Before “The Knick” scatters its characters to the four winds, Steven Soderbergh offers one last, literal reminder that he thinks outside the box. When coarse ambulance driver Tom Cleary (Chris Sullivan) seeks counsel from a priest, his feet protrude from the confessional, and though his voice remains as sharp as if he were beside us, Soderbergh replaces the traditional depiction of penance—faint light filtering through the partition, illuminating a face wracked by guilt—with a far more ambiguous one.
Via a series of long, still compositions, venturing into the barren aisles and empty pews, the camera edges toward the opposite end of the cavernous nave, returning to the image of the Irishman’s shoes only when he reaches his reason for being there. In his slightly forlorn brogue, Cleary asks for a prayer that the disgraced Sister Harriet (Cara Seymour) accept his hand in marriage: He wants her to be his wife, he explains, “So we ain’t alone anymore.”
If the first season of Cinemax’s sprawling drama developed a new aesthetic for historical fiction, and much of the second deployed this forthright style toward the particulars of the Progressive Era, this sequence, from the Emmy-nominated episode “This Is All We Are,” elucidates yet another layer in Soderbergh’s evocative work of art: the existential.
While “The Knick” was created by Jack Amiel and Michael Begler, Soderbergh, as the series’ director, cinematographer, and editor, has always been its driving force, enlivening the past by treating it as the characters’ fervent present.
Set in New York’s Knickerbocker Hospital shortly after the dawn of the twentieth century, “The Knick” thrums with noise and careens through space, reimagining the epoch by scuttling the forms with which it’s most often associated—silent cinema, black-and-white photography, the Ashcan school of painting—in favor of a startlingly modern combination of sound, color, and movement. In “This Is All We Are,” though, the crises at hand (of conscience, of confidence) run deeper than the political. Soderbergh’s direction is aimed squarely at the soul.
Though defined by the death of Dr. John Thackery (Clive Owen), the episode’s uncertain conclusion—with surgeon Algernon Edwards (André Holland) embarking on a career in psychology and philanthropic “New Woman” Cornelia Showalter (Juliet Rylance) fleeing for Australia—in fact hinges on the realignment of personal, not professional, relationships. As Cornelia discovers that her brother, Henry (Charles Aitken), is complicit in the death of their father, for instance, the sequence shifts from her wide, imploring features, eyes watering under the brim of an ornate hat, to the sight of Henry across the room, framed from behind her shoulder as if the camera were a friend in the moments before a fight. Soon, his menacing advance backs her to the top of the staircase, generating a shiver of suspense: Will he give her a final push?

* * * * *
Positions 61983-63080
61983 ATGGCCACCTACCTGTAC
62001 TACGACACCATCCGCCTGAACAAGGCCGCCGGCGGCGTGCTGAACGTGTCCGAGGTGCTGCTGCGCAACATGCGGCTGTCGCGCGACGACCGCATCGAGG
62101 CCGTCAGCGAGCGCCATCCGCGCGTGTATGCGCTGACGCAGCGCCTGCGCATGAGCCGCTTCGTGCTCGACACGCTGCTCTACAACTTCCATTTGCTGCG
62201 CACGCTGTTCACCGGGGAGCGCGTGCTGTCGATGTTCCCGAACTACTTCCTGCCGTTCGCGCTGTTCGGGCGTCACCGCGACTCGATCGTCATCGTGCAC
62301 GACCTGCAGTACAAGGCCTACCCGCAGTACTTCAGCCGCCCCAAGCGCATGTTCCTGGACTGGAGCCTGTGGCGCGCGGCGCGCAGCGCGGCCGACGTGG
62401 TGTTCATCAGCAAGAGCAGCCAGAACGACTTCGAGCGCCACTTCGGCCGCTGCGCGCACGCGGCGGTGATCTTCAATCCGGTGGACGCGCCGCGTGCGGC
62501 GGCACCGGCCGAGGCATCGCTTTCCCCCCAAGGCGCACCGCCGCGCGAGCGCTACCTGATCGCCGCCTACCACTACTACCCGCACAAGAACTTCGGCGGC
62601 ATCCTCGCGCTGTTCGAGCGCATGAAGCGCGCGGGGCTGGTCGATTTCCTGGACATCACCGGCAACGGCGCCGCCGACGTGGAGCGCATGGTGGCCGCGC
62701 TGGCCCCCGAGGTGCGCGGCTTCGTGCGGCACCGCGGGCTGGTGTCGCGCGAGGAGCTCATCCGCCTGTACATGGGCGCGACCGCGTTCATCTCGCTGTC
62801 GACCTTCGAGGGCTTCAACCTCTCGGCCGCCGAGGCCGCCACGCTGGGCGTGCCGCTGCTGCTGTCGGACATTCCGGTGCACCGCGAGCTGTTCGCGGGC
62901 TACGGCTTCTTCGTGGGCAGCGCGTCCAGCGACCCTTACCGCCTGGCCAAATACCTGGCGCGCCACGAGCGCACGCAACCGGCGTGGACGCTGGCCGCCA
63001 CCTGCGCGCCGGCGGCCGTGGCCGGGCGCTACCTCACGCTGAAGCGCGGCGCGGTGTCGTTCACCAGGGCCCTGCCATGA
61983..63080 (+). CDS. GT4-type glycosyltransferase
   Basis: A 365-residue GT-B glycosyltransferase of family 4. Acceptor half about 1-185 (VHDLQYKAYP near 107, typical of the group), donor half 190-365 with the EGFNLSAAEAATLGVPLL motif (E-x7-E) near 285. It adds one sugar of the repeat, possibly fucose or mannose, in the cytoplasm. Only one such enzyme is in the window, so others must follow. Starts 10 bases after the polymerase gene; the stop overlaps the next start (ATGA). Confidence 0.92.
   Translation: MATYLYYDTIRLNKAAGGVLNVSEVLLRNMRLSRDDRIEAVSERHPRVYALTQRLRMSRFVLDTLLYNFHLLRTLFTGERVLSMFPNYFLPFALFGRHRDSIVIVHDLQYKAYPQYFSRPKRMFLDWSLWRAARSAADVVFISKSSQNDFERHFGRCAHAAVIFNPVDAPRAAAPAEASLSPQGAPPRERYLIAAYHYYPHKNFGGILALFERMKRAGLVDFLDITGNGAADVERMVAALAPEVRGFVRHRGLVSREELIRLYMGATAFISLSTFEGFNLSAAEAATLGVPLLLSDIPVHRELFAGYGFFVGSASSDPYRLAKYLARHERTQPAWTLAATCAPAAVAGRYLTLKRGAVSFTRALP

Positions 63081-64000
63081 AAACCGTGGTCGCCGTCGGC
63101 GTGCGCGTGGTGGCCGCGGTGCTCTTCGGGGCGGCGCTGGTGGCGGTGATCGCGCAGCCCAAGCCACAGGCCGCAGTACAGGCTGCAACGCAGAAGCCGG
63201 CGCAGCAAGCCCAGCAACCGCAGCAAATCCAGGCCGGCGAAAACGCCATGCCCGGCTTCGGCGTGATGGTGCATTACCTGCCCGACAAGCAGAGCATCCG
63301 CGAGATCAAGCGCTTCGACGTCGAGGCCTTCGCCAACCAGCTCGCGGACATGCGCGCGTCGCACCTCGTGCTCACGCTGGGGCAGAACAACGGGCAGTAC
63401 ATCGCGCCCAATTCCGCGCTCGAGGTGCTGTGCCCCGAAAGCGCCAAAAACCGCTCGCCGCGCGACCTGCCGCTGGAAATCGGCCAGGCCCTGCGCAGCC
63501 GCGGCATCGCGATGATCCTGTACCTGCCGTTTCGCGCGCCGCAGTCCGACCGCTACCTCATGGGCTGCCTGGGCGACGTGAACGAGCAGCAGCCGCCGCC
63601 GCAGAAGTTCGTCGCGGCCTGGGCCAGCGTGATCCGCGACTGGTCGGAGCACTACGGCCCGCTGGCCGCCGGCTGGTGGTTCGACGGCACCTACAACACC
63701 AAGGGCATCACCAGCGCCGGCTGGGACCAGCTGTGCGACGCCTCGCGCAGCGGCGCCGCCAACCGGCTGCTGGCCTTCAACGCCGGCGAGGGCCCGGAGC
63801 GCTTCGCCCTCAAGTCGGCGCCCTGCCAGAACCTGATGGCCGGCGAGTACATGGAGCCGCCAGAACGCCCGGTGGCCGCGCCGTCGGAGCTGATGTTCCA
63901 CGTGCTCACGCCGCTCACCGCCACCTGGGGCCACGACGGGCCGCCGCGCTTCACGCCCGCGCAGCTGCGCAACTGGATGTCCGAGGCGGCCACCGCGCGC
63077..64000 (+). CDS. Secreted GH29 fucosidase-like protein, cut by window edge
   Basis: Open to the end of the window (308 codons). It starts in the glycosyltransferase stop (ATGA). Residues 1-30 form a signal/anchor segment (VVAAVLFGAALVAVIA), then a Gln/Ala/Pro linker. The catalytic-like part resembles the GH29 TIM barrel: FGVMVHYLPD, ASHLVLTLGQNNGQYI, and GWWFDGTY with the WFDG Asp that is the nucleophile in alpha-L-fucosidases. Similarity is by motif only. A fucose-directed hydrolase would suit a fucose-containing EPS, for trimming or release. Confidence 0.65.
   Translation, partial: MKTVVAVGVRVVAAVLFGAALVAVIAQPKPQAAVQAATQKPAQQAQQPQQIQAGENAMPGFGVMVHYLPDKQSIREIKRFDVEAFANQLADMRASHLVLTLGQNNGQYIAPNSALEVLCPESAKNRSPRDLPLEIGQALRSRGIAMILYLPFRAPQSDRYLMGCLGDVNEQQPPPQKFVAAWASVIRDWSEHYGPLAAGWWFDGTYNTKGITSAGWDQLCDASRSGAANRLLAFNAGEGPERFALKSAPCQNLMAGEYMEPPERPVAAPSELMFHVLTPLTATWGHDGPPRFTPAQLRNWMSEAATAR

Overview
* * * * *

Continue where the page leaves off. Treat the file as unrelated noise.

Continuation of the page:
As with the approach to Harriet in the couple’s cramped kitchen, tapping Cleary’s engagement ring on her arm, or the tight close-up of Algernon’s battered face, describing his anger at his, and his father’s, oppression, Soderbergh matches each tremor in the emotional terrain with potent, crystalline images; the shot of Henry’s paramour, Lucy Elkins (Eve Hewson), ascending the stairs as Cornelia departs is as important to understanding the latter’s shrinking power as her brother’s awful threat. It’s not that the dialogue is superfluous, exactly, but rather that Soderbergh focuses his energies on underlining the meaning, excavating the subtext, rather than simply “covering” it.
Compared to his formidable competition in the race for Outstanding Directing (Drama)—including Miguel Sapochnik (“Game of Thrones,” “Battle of the Bastards”) and Leslie Linka Glatter (“Homeland,” “The Tradition of Hospitality”)—Soderbergh scarcely wastes a single frame. Each composition is a distinct thought, or perhaps an argument, strung together into a cogent whole.
“A high-wire walker is only fun to watch if there’s no net below him to save him from disasters,” Thackery proclaims in “This Is All We Are,” and by the time Cornelia watches the New York skyline recede, it’s clear that Soderbergh’s direction of “The Knick” is indeed a tightrope act, most beautiful in its risks. To wit, after the blurry, gruesome images of Thackery’s fatal self-surgery, after surgeon Bertie Chickering (Michael Angarano) attempts to revive his mentor with an injection of adrenaline, Soderbergh captures another series of reverent images, this time from inside the Knick.
At the conclusion of an hour that sees the ensemble shatter into its constituent parts, the characters flung in new directions, the montage recalls the desolate site of Cleary’s plea, or the silence surrounding Thackery’s somber narration of his own demise. As the face of his one true love flashes before his eyes, the arrogant genius learns what the lowly ambulance driver knows instinctively: “This is it,” Thackery says. “This is all we are.”
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